10. Just a bunch of my photos I'm putting on for our remembrance of Veteran's Day. When I was younger, it was termed Armistice Day, for the end of WWI. It was later decided that it should be to honor EVERY American Veteran. So I thank each and every one of you Veterans for your service to America and the rest of the world we've gone to help liberate from tyranny. Most of this junk at first is WWI. This is a 25 hp Reeves cross compound Canadian Special engine pulling Bath and Laundry equipment for soldiers during WWI This is a 25 hp Advance Rumely Universal offering the same services as above. America's first tank. The Spirit Of America, a steam powered tank. It could burn crankcase draining's for the fire. I'd hate to be it's "water monkey" on the battlefield though. Maybe motor pool soldiers with their 75 hp Holt Caterpillars. A 75 holt is pulling a massive cannon in this broken glass plate negative photo in France. A 75 Holt Caterpillar pulls a huge cannon in Europe during WWI Another one pulling a huge cannon in Europe. Pulling supply wagons with a 120 Holt crawler. A 120 Holt in trouble in France. It seems to be abandoned. Just like with a modern tractor in America, they'll try to do something they shouldn't have, as it won't do it? Maybe it just ran out of gas? I don't know if Henry Ford produced any of these for the US Army or whether this is as far as the test went? A 5-Ton Holt in Europe. Neat (likely?) 1917 Model T Ford Town Car at right. A 10-Ton Holt in Europe. Five Ton Holts pulling troops to (or from?) the battle trenches. A Model T Ford of European manufacture rail cars hauling cannon bullets in France. WWI troops in a trench. A WWI poster for in America. A couple of "tree Stump" outlooks and snipers on the battlefield. A Mack truck hauls a small tank in Europe. Rifle training with the Browning Automatic Rifle. I used to pack one of them. They were fun to shoot, but with the bipod and a loaded magazine, they weighed 16 pounds. That got old. But they were one heck of a weapon. A European steam engine is in a "Oopsie" spot too. Another engine is fixin' to pull him out. A WWI Allis Chalmers "Half Track." And even the 40-80 Avery farm tractors got in on the action in Europe. A WWI Trench Dagger with a triangular shaped blade, that I used to own. My uncle George Yaeger (right) is shown at Fort Lewis, Washington with two other trainees. I see they were issued Krag-Jorganson 30-40 caliber rifles. This old Doughboy has been claimed to have some of my family genes. Montana's Jeanette Rankin is the only U.S. House of Representatives member to cast a dissenting vote on BOTH WWI AND WWII. She's considered a hero by some here in Montana. Especially women! (no comment) A 3-Ton U.S. tank An opened driver's hatch on a 3-Ton tank. The driver's hatch closed on the 3-Ton Tank. Two Model T Ford automobile engines were the power plants for the 3-Ton U.S. Tank. I took this photo of my bunk mate David Plovanic (also a Lewistownite) on a Sunday afternoon at Fort Knox, Kentucky's Patton Museum of mostly armor. I understand this old wooden structure was replaced with a more modern museum. They also have the sedan that Patton was killed in, inside. A WWI JNI "Jenny" biplane with its mounted gun and its OX-5 V-8 water cooled engine, getting fueled by a Model TT Ford fuel truck. I took this at the Helena Airport of their WWI OX-5 V-8 water cooled aircraft engine used in many planes, but the WWI Jenny was their source, from WWI. I have an antique photo somewhere I couldn't bring up, of one of these Model T Ford aircraft engine starting vehicles. But, you get the idea! I had to edit and place this P-38 Lightening here. They helped even the field in the skies some, with the P-51 and others that could catch German aircraft and be devastating to them. My wife's uncle (Captain at that time) Wayne Simpson was given a commendation from his commander. The wing cameras picked up his strafing a German ammunition supply train from the rear and firing on it. He did a "U" and returned, firing the cannon and punching a hole in the boiler of the locomotive, steam spewing out. He also flew the Martin Marauder. He told me, "They were both 'hot rods' airplanes!" 1st LT (later Captain) Audie Murphy, the Greatest Generation's most decorated soldier, WWII. I loved his movie acting as well, after the war. General Dwight D. Eisenhower eats lunch in Korea with US troops during the Korean War. I hope that guy at the right doesn't "barf" in front of Ike. Vietnam still haunts me. Those guys (you guys) weren't appreciated for their service to America or Vietnam. My heart goes out to those Veterans and the poor welcome home they got. (I could say a lot more, but I don't want to get shut down on Red Power.) President Lynden B. Johnson's wife, Lady Bird Johnson's family owned the Bell Helicopter Corporation, and built the Huey UH1 and other variants used in Vietnam. Those pilots had guts! Son Mike, LTC in Afghanistan 2008. Grandson Maverik at right at Basra, Iraq. I think a lot of us know what this old girl is! Maw Deuce Browning M-2, .50 caliber machine gun. Again, my deepest heartfelt thanks to each one of you veterans whether you sat at a typewriter, drove a jeep, flew or crewed a helicopter, a jet aircraft or were on the front lines of battle. Thank you from the bottom of my heart. Old Binder Guy or Gary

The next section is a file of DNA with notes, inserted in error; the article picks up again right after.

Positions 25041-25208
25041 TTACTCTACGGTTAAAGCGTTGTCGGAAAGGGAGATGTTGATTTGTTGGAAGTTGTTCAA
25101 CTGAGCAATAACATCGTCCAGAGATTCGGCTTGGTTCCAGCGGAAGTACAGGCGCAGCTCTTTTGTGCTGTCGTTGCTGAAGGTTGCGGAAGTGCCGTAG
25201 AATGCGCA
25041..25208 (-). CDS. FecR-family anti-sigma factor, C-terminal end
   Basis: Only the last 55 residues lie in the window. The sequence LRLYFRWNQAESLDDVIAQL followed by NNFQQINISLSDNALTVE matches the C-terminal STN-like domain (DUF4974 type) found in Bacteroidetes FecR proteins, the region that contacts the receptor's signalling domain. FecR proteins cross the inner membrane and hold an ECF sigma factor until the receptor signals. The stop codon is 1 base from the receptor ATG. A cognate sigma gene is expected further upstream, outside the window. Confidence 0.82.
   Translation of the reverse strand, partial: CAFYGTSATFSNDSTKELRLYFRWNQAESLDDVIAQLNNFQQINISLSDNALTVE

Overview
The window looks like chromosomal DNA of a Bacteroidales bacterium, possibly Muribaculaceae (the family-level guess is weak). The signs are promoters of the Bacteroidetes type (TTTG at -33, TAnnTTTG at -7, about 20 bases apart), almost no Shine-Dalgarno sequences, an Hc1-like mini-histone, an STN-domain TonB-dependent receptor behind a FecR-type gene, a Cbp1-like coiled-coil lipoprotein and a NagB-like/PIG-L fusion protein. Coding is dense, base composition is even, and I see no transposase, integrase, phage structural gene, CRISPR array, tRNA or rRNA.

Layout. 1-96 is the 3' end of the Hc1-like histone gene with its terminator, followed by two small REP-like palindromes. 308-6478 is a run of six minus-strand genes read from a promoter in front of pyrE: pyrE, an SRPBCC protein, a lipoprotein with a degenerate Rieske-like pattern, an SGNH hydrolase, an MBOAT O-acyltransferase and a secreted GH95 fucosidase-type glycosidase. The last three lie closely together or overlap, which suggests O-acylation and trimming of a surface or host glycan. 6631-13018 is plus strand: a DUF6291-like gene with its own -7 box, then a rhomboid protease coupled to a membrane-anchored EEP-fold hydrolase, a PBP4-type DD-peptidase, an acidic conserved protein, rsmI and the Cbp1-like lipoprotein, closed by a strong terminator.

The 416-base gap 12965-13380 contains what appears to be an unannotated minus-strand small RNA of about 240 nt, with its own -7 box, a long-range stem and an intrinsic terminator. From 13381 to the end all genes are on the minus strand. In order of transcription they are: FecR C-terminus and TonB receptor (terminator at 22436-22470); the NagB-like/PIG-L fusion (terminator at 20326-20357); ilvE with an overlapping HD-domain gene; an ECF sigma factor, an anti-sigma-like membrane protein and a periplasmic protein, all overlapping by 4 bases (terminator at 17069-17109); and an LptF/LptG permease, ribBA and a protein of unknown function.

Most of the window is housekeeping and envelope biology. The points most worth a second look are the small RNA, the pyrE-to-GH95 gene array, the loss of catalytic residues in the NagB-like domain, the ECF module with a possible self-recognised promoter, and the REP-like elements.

11. Howard_P, This must be one of the last styles of AutoBuggy that IHC built? With that gas tank cover behind what might look like a radiator, but isn't. A friend took these photos of me in his AutoBuggy. Gary😉